He’s even upgraded a car to be a mobile luxury bunker. His firm took a retired military-armored vehicle and retrofitted it so that his clients, a family of three, had an alternative in case they weren’t able to reach their bunker in good time — in this case, it’s a standalone cabin a two-day journey from home.

“They can live in that car for six weeks, with food, water, air filtration, and solar-power generation,” he said.

From Texas to California, the rich hunker down in fear of natural and man-made threats

Bill Rigdon, another well-known architect of luxury panic rooms, lives and works mostly in Southern California running the firm Building Consensus, and also reported turbocharged interest in his services.

Rigdon told Insider that clients often mention the threat of earthquakes when planning a panic room — specifically, when freeways collapse and emergency services can’t reach neighborhoods easily. Safeguarding against that situation demands self-sufficiency.

One of Bill Rigdon's panic rooms

One of Bill Rigdon’s panic rooms.

Now, though, Rigdon also echoed Scott in citing clients’ concerns about societal collapse as a driver of his business. “The economy continues to downspiral. People who have nothing to lose are filtering up into LA from the border crisis. It’s really affected our business,” he said, adding that traffic to his website had surged 2,000% from February to March this year.

Fittingly, given his Hollywood-adjacent location, Rigdon’s designs sound like spy thriller out-takes. His focus isn’t on tricking out the rooms themselves, but rather helping already-lavish mansions repurpose existing assets as hideouts.

The panic rooms he builds are often artfully camouflaged — one was behind a bookcase and opened when someone pulled a particular title forward from one shelf. He worked with the interior designer for the house to integrate it seamlessly.

He’ll often armor-plate the master bathroom so it can double up as a hideout and withstand the onslaught from any weapon. “You need to wash your face if someone maces you,” he said.

He’s also installed robots outside panic rooms which can be controlled from within using a built-in camera for navigation. “They can follow an individual around and spray them with pepper spray,” he said.

A panic room being built

A panic room being built.

After one client told him they’d been robbed by burglars who tapped into their HVAC system and drugged them with gas, filtration systems on luxury bunkers have become standard.

If an owner sounds a silent alarm, that room becomes airtight — as an added layer of protection, Rigdon will instal decoy vents intended to distract and derail a home invader planning to drug the owners.

One current project in Beverly Hills, he said, involves an underground screening room that can quickly be repurposed as a luxury panic room.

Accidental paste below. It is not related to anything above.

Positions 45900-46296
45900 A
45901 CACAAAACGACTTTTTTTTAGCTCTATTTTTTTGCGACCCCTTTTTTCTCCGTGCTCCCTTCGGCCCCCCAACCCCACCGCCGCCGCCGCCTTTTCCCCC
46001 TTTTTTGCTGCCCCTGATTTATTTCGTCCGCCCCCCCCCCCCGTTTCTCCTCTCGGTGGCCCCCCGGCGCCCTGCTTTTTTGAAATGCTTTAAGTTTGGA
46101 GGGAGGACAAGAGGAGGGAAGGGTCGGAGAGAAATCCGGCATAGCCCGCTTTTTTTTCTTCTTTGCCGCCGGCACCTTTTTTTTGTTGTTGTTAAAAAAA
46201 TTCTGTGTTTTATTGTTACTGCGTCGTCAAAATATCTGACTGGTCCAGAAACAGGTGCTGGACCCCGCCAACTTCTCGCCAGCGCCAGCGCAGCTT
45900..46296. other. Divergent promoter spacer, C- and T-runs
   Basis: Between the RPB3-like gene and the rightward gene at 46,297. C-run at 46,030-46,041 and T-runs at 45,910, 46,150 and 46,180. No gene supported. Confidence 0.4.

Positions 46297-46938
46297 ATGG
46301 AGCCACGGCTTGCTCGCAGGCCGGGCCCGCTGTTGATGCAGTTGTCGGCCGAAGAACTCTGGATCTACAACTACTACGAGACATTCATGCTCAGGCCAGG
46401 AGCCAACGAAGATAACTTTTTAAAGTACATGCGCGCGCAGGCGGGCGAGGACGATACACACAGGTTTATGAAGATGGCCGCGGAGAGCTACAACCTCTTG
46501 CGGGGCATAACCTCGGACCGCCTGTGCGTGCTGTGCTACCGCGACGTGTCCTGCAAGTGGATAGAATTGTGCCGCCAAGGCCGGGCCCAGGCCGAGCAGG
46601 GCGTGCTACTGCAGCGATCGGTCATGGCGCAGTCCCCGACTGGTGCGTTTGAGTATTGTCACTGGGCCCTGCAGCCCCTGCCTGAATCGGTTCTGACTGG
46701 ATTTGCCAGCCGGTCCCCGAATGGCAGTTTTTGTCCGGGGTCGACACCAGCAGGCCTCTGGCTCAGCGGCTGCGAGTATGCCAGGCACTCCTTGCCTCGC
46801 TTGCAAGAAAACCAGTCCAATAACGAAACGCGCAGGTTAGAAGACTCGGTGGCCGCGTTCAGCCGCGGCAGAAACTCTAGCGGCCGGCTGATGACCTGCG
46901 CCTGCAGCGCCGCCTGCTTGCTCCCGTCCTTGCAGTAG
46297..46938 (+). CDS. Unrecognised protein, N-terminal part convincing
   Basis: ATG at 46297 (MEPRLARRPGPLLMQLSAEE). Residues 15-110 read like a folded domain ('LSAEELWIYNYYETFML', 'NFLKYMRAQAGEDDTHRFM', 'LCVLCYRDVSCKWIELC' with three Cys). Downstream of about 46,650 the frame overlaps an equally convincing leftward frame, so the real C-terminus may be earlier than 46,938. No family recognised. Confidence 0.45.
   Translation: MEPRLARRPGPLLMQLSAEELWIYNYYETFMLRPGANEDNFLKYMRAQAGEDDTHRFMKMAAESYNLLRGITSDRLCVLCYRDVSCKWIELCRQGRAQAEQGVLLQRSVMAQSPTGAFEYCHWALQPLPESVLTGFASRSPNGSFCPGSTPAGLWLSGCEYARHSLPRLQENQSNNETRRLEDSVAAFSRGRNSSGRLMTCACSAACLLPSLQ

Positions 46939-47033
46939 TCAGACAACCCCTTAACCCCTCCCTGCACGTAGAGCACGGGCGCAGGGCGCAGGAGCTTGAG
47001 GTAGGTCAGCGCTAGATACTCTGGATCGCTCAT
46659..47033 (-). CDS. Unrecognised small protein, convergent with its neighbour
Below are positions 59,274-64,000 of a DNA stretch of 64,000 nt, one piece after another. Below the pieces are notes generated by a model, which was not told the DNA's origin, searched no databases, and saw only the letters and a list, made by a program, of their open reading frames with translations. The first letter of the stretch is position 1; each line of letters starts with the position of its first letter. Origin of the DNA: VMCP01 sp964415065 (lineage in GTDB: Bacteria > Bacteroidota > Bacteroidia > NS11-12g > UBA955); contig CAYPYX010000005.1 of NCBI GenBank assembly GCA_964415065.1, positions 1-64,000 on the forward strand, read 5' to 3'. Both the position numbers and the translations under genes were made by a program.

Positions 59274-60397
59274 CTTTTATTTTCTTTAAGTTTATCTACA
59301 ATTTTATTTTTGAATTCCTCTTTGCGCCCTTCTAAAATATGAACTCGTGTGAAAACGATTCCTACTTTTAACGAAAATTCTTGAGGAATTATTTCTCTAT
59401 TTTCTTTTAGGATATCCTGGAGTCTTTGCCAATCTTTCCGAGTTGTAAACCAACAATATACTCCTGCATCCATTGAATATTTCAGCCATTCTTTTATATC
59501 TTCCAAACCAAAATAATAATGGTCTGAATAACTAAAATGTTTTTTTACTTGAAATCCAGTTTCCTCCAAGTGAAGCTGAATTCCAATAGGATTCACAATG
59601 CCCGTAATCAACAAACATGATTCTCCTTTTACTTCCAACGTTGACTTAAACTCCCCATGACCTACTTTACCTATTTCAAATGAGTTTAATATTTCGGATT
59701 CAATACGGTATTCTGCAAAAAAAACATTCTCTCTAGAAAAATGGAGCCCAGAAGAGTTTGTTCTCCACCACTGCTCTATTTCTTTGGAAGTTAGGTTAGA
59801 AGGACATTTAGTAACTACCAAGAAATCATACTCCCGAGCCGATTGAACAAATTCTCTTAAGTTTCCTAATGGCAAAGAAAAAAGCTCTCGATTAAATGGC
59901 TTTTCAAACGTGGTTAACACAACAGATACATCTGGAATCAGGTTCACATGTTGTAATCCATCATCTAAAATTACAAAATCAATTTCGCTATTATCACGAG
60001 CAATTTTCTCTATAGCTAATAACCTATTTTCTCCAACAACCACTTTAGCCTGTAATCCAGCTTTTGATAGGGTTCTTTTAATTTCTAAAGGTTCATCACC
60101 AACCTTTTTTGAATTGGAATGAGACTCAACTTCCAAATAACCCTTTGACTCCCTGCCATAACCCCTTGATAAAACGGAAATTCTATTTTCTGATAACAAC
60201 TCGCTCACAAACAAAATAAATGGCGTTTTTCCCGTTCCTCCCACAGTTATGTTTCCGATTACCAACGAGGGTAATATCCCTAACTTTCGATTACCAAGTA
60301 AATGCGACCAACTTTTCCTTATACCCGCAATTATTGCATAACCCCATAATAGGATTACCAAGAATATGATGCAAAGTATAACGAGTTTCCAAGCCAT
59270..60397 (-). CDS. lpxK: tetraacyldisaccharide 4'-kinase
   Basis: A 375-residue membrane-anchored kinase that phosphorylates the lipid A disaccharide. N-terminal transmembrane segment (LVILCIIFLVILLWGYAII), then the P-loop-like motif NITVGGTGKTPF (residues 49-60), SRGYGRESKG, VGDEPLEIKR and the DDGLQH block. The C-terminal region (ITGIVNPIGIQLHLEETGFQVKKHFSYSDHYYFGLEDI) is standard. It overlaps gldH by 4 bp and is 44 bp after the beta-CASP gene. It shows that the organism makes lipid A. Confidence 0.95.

The anxiety of the wealthy isn’t limited to America

Ali Bakhtiar owns and runs a namesake firm in Dubai. The luxury bunkers he designs usually cost between $800,000 and $1 million, he told Insider.

Ali Bakhtiar

Ali Bakhtiar.

Bakhtiar is at work on a discreet luxury panic room in a mansion in Saint-Jean-Cap-Ferrat in the south of France, a reconstruction after the owners demolished the previous villa.

The impetus to upgrade the secure room was his suggestion. “People are really becoming much more paranoid, so I said, instead of designing it like a hospital or a jail, why not do something nice with it so you can use the room part of the time,” he said.

The 550-square-foot room is hidden behind the library, and the access panel is concealed behind a bookshelf. “None of the staff knows about it, but there’s sustainability for four people to live there for a month,” he said. It’s kitted out much like the rest of the house — think of it as a luxury pied-à-terre with attitude. When and if they do want to make a break for it, he added, there’s direct access to the main garage at the bottom of the house.

Bakhtiar’s expertise in luxury bunkers, however, goes beyond built-out basements. He’s also installed a premium panic room on a 560-foot superyacht.

The client had tangled with pirates while sailing off the coast of Africa the year before, and so was primed to need a safe room onboard — what’s known as a citadel on commercial tankers. Bakhtiar repurposed a bedroom, which resembles a normal cabin and can be used as such, and installed shutters and an emergency bulletproof wall that can be pulled down and seal off the room from the rest of the vessel.

From the outside, the yacht then appears to be empty. This oceangoing bunker also features a control panel that allows those inside to override any navigation orders issued from the captain’s perch, rendering it virtually impossible to hijack.